Are Flight Fees Claiming to Offset Carbon Emissions the Real Deal?

Are Flight Fees Claiming to Offset Carbon Emissions the Real Deal?

When booking flights in recent years travelers may have noticed a new add-on fee to their purchase: a carbon offset fee which claims to lessen the environmental impact of flying.

Airplanes remains one of the biggest contributors to carbon emissions that damage the environment. USA Today Reported, “Commercial airplanes and large business jets make up about 10% of US transportation emissions, accounting for 3% of the nation’s total greenhouse gas production, according to the latest numbers from the Environmental Protection Agency.” 

In recent years, celebrities who use private jets have been called out for their incredible contributions to carbon emissions. Last summer, Yard, a sustainability marketing firm released a list of the celebrities with the highest-use of private jets. The survey found that flight emissions from Taylor Swift’s private jet were 1,184 times more than the average person’s total annual emissions.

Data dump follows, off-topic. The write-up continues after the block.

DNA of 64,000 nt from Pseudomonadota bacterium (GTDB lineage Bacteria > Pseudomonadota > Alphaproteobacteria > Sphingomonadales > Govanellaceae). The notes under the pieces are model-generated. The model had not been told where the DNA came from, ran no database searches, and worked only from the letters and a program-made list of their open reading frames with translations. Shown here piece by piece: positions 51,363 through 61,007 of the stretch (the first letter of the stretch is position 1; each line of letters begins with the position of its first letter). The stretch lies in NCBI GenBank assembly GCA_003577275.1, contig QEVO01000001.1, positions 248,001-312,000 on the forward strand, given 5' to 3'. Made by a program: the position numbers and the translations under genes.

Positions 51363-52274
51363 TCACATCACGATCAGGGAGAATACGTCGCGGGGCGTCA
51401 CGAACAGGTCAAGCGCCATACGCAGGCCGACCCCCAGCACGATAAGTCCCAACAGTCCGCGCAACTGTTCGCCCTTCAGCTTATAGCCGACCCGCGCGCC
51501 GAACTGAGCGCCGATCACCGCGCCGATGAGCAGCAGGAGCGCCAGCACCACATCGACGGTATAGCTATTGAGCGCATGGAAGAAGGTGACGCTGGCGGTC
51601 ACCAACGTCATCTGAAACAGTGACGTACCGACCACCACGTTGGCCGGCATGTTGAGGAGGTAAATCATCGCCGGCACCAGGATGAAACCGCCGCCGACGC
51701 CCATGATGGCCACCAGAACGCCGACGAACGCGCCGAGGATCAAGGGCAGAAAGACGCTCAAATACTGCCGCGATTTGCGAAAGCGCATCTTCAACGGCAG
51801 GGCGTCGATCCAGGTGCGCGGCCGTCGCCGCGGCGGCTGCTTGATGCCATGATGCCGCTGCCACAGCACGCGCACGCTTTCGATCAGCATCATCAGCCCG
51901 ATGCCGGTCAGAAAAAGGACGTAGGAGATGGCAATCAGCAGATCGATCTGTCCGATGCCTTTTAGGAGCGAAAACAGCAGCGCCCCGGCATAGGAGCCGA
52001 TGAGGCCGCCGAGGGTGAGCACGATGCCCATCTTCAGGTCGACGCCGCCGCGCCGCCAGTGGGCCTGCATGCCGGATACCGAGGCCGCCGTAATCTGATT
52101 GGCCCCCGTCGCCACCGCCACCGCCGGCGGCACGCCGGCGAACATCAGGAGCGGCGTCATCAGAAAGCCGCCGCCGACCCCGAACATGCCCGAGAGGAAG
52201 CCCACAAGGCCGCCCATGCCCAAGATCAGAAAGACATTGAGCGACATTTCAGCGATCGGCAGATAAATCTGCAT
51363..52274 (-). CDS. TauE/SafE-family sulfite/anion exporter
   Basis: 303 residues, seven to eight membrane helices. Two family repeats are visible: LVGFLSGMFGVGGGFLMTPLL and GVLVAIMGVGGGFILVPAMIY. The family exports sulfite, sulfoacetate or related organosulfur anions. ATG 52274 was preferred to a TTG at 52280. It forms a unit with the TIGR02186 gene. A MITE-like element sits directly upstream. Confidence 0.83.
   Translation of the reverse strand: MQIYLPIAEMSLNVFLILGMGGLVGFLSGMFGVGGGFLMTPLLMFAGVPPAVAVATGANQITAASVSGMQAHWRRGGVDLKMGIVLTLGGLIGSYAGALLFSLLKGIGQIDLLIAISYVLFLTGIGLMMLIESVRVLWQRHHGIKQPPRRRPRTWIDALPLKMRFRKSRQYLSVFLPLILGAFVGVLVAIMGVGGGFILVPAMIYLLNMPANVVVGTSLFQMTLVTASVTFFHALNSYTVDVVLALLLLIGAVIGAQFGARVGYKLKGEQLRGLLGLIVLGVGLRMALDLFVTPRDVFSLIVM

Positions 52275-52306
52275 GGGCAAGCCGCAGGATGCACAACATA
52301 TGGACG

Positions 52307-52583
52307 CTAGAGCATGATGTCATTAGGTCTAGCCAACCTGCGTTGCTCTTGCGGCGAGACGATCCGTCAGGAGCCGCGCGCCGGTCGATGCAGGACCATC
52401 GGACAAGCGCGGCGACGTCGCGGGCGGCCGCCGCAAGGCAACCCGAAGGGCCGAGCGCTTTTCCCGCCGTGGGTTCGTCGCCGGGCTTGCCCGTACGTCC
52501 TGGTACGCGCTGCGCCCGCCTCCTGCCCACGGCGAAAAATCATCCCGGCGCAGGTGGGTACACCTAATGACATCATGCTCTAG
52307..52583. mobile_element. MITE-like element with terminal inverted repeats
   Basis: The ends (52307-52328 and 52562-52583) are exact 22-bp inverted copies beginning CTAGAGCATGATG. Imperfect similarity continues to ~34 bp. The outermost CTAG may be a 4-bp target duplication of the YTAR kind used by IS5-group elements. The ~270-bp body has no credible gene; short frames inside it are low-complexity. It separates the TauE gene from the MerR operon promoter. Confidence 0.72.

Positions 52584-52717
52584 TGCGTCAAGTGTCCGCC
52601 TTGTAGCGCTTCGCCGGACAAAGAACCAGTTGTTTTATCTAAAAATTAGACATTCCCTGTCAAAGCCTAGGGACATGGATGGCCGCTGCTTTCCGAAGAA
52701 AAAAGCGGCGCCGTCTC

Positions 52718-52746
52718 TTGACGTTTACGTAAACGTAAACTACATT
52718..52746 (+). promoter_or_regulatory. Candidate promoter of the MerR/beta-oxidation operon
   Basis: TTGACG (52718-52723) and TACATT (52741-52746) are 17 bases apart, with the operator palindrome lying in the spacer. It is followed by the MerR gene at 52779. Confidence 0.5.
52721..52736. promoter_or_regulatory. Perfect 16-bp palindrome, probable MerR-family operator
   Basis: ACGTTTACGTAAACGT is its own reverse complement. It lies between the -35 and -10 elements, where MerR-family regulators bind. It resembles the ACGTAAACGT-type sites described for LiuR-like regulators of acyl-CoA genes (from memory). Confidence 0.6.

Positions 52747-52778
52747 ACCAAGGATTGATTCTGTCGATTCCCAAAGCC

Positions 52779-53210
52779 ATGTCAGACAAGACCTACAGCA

For those who feel conflicted about the environmental impact of their flight, but still want to take a vacation or visit friends, airlines are offering to offset your emissions for a fee, but does it actually work?

USA Today went on to report that these fees fund climate change action that would “make up for a certain amount of carbon being put into the atmosphere.” This can be done not only for flights, but for everyday activities that produce emissions like driving or using household appliances. 

Whether or not these offsets are being put into action or making a difference in the grander scheme of climate change is up to who is implementing the offsets. Experts say that those who make the purchase should know they are not technically lessening their impact, but the purchase may be better than nothing. 

Some airlines have their own emission offset programs including: Delta, American and Southwest. Other airlines are focusing on making the switch to more eco-friendly fuel that, with luck, will be used by the airline industry in the coming years.

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